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Other questions addressed in this installment of "Coding Q&A" include understanding the Physician Quality Reporting System and avoiding being denied payment for lab tests based on medical necessity.
I was at a conference recently where shared medical appointments (SMA) were discussed. These may be appropriate for my practice. It is my understanding that the time spent with the group is not counted in the evaluation and management service, but that the time spent with each individual patient or the elements documented for each patient encounter can be counted toward the evaluation and management service level. Is this correct, and is there anything else I should know about these visit types?
The SMA is an interesting topic, not only for urology but for other specialties as well. The concept has even received some attention from payers as a covered service. Of course, you will need to double check with each payer as to whether the concept is acceptable.
In researching your question, we have come across a number of different names for the SMA, the most common being the DIGMA (drop-in group medical appointment), for those established patients with a common diagnosis needing a comprehensive approach to follow-up care, and the CHCC (cooperative health care clinic), for groups of patients with a common chronic disease seeking both information and community support for their disease.
Regardless of the name, SMAs follow a similar format and, at present, should be charged in a similar manner.
In most cases, the SMA starts with an update to each patient’s medical history. This can be undertaken in the group setting or prior to bringing the group together. The second portion of the visit is undertaken as a group as the disease is discussed. Often, individual issues are brought up in front of the group with participation from the provider and other patients. Examinations, if required, can be provided in a separate room for patient comfort.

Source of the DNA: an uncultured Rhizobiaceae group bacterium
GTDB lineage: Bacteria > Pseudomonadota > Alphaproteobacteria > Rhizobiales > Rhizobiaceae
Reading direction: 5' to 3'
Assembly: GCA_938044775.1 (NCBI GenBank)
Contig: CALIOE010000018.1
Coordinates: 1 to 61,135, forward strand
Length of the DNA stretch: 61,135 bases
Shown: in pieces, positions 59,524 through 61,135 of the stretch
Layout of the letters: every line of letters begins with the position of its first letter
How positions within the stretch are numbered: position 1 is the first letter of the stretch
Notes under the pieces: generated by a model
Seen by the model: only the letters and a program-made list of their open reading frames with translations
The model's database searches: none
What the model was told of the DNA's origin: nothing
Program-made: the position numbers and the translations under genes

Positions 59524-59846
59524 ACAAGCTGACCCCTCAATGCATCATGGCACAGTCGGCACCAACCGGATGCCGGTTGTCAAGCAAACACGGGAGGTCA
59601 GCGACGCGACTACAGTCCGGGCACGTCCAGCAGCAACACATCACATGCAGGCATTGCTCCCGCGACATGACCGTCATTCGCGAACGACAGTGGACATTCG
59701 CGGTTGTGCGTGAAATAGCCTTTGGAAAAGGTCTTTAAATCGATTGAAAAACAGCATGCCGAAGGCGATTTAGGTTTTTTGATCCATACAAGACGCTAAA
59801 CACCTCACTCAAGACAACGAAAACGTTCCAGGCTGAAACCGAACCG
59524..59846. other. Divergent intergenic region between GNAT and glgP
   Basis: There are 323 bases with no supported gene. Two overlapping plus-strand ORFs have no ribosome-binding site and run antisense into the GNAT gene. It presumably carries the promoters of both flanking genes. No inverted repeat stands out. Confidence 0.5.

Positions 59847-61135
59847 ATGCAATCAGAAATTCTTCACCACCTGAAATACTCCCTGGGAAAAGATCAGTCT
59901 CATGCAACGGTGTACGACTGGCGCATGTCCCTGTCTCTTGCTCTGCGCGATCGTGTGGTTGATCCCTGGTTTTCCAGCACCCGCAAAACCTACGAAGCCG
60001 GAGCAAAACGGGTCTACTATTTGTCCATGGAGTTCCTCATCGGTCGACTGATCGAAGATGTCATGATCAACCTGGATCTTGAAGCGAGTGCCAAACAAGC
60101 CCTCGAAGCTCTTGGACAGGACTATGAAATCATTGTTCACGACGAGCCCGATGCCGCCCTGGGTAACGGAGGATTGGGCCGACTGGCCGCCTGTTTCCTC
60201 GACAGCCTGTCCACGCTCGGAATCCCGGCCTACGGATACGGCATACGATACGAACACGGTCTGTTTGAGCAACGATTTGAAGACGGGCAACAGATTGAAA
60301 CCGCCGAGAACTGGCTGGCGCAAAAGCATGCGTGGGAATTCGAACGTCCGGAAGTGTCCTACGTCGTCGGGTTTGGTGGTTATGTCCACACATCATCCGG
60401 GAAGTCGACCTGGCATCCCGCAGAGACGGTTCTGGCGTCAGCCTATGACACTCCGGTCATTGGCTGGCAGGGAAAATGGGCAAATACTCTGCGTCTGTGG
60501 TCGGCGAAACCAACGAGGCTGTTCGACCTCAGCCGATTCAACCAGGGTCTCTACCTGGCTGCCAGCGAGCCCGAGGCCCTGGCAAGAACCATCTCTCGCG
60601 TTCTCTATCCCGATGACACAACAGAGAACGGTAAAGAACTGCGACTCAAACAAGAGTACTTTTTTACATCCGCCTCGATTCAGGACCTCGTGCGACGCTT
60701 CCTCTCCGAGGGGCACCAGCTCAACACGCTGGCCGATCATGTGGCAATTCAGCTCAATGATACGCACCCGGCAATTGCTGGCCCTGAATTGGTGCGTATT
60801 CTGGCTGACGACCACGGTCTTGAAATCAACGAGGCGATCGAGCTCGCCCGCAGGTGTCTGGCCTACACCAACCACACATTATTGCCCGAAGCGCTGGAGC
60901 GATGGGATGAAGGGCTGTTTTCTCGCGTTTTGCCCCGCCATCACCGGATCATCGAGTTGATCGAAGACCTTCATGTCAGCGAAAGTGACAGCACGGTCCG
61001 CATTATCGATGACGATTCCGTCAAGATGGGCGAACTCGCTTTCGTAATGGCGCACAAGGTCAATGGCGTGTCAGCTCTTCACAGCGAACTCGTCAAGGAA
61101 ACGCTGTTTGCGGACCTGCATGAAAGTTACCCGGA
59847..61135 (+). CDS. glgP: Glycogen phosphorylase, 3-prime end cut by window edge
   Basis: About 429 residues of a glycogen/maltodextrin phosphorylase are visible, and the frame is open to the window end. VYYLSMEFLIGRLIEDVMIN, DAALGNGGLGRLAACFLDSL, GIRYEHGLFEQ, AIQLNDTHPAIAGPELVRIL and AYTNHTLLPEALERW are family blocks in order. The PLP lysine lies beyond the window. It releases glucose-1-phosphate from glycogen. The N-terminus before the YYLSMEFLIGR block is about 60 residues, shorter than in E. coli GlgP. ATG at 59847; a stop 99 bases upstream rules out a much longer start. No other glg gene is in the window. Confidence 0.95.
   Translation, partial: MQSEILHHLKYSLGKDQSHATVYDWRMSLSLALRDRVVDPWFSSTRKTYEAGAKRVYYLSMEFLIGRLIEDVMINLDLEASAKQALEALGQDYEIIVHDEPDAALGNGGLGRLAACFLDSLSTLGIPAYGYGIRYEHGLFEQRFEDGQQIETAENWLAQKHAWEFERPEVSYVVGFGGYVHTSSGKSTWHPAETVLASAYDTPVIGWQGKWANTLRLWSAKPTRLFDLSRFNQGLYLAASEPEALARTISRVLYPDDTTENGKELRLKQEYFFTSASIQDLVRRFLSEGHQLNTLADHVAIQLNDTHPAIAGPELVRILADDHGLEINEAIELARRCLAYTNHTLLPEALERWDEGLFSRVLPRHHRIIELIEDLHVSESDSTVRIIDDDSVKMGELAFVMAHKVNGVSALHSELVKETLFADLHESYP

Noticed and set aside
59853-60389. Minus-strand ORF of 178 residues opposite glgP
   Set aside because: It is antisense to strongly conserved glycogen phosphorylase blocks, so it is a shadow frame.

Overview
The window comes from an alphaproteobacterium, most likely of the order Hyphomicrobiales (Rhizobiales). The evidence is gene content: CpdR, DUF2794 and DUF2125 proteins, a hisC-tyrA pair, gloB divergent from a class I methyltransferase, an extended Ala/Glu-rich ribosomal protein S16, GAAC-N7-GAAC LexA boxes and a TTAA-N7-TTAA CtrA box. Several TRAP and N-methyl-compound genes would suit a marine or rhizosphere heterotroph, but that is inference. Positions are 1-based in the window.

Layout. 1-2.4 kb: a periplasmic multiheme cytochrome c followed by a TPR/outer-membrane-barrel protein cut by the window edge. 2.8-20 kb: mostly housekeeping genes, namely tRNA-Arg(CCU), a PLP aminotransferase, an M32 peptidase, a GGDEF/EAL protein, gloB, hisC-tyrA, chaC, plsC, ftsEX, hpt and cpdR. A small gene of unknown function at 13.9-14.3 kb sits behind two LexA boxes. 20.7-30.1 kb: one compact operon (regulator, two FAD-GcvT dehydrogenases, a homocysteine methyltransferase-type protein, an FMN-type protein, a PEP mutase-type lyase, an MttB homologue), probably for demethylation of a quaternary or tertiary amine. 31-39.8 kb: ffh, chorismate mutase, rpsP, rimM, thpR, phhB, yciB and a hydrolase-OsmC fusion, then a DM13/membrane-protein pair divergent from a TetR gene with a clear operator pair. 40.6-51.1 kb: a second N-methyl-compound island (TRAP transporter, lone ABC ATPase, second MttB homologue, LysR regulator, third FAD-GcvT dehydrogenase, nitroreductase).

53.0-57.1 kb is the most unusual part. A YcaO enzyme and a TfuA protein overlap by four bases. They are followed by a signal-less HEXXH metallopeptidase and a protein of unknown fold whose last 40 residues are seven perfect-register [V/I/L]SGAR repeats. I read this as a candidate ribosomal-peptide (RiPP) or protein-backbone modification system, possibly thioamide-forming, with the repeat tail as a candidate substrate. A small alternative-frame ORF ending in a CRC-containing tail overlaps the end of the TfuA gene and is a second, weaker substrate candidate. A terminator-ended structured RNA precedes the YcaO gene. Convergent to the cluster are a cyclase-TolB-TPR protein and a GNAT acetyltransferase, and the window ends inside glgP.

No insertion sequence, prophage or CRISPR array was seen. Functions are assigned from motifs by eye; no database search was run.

Updates to prescriptions or adjustments to treatment can be made for individual patients in front of the group or as the group is dispersed. Each patient chart is updated separately, often with the assistance of a scribe or other staff member. The patient is charged for the service as if a one-on-one established patient office visit has been provided. Co-payments, co-insurance, and deductible payments as well as separate insurance coverage are collected at time of visit or through the standard billing process.
The question of correct reporting, documentation, and rules surrounding reimbursement of these types of visits is multifaceted. The American Academy of Family Physicians requested an opinion of the Centers for Medicare & Medicaid Services with regard to these types of visits. Rather than asking whether billing for services such as these are covered, the AAFP wisely asked CMS whether there is a rule or restriction from Medicare that would require that a standard office visit be reported only if the service is provided in a private examination room or in the absence of other patients. CMS’s response was that there is no Medicare requirement that services be provided in private or only with medical personnel present as long as the patient agrees to the circumstances of the visit through signed consent.
Further, a number of private payer organizations have indicated that such visits are payable as long as some general criteria are met. Common to most of these policies are the following:
If followed as listed above, reporting under established patient office visit codes 99211-99215 is appropriate and should be based on the chart notes for each patient. Charges for each patient visit should be based on the elements documented in each patient’s chart.
Billing on time spent face to face will need to be treated differently, as the patient care provided in the group is not to be counted in the overall time spent; therefore, time-based visits under these circumstances should only count time spent counseling each patient separately. This may be appropriate in some circumstances; however, it defeats the purpose of the intended efficient nature of the SMA. We recommend that patients requiring extensive separate counseling be scheduled for a separate visit.